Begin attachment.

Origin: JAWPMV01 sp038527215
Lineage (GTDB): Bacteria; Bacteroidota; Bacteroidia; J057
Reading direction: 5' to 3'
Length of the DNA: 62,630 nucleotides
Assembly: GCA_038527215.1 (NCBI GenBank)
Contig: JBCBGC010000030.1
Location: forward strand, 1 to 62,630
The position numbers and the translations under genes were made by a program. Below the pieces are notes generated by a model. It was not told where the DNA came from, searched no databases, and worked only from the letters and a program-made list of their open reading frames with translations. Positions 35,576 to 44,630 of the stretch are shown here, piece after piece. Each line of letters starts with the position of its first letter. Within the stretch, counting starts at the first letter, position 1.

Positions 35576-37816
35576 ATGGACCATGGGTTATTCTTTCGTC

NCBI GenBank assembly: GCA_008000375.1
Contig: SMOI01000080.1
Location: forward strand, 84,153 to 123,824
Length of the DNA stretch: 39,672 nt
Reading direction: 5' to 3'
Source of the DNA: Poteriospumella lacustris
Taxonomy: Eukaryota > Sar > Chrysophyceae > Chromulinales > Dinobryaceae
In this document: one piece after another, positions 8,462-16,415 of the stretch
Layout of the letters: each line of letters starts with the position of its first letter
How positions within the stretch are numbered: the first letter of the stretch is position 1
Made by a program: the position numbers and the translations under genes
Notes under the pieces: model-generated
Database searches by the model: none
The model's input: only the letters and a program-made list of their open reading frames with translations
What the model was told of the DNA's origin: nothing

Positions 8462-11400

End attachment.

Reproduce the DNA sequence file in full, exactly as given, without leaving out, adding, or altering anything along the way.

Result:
Origin: JAWPMV01 sp038527215
Lineage (GTDB): Bacteria; Bacteroidota; Bacteroidia; J057
Reading direction: 5' to 3'
Length of the DNA: 62,630 nucleotides
Assembly: GCA_038527215.1 (NCBI GenBank)
Contig: JBCBGC010000030.1
Location: forward strand, 1 to 62,630
The position numbers and the translations under genes were made by a program. Below the pieces are notes generated by a model. It was not told where the DNA came from, searched no databases, and worked only from the letters and a program-made list of their open reading frames with translations. Positions 35,576 to 44,630 of the stretch are shown here, piece after piece. Each line of letters starts with the position of its first letter. Within the stretch, counting starts at the first letter, position 1.

Positions 35576-37816
35576 ATGGACCATGGGTTATTCTTTCGTC

NCBI GenBank assembly: GCA_008000375.1
Contig: SMOI01000080.1
Location: forward strand, 84,153 to 123,824
Length of the DNA stretch: 39,672 nt
Reading direction: 5' to 3'
Source of the DNA: Poteriospumella lacustris
Taxonomy: Eukaryota > Sar > Chrysophyceae > Chromulinales > Dinobryaceae
In this document: one piece after another, positions 8,462-16,415 of the stretch
Layout of the letters: each line of letters starts with the position of its first letter
How positions within the stretch are numbered: the first letter of the stretch is position 1
Made by a program: the position numbers and the translations under genes
Notes under the pieces: model-generated
Database searches by the model: none
The model's input: only the letters and a program-made list of their open reading frames with translations
What the model was told of the DNA's origin: nothing

Positions 8462-11400